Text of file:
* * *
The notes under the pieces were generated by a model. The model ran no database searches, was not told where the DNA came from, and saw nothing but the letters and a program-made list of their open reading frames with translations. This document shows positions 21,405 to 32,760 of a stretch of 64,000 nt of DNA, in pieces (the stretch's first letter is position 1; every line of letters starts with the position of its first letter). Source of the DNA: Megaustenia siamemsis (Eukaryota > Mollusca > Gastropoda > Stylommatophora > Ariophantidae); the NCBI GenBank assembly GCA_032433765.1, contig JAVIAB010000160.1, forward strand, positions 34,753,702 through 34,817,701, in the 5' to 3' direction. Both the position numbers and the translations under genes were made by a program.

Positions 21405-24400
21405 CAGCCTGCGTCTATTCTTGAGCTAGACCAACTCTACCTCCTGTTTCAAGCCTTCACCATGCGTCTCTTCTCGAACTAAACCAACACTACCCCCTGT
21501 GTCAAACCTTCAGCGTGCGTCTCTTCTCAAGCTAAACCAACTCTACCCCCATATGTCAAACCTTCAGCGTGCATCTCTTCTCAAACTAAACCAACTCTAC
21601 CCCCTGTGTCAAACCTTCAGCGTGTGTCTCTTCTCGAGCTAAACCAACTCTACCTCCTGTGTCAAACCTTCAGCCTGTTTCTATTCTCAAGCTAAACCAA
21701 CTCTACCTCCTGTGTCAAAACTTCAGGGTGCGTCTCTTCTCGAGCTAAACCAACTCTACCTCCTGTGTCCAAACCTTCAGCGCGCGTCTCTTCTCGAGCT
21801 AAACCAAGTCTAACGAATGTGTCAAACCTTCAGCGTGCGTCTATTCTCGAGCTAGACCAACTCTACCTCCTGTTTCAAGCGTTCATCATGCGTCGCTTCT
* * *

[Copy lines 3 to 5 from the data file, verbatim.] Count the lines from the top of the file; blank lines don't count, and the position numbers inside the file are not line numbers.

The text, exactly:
21405 CAGCCTGCGTCTATTCTTGAGCTAGACCAACTCTACCTCCTGTTTCAAGCCTTCACCATGCGTCTCTTCTCGAACTAAACCAACACTACCCCCTGT
21501 GTCAAACCTTCAGCGTGCGTCTCTTCTCAAGCTAAACCAACTCTACCCCCATATGTCAAACCTTCAGCGTGCATCTCTTCTCAAACTAAACCAACTCTAC
21601 CCCCTGTGTCAAACCTTCAGCGTGTGTCTCTTCTCGAGCTAAACCAACTCTACCTCCTGTGTCAAACCTTCAGCCTGTTTCTATTCTCAAGCTAAACCAA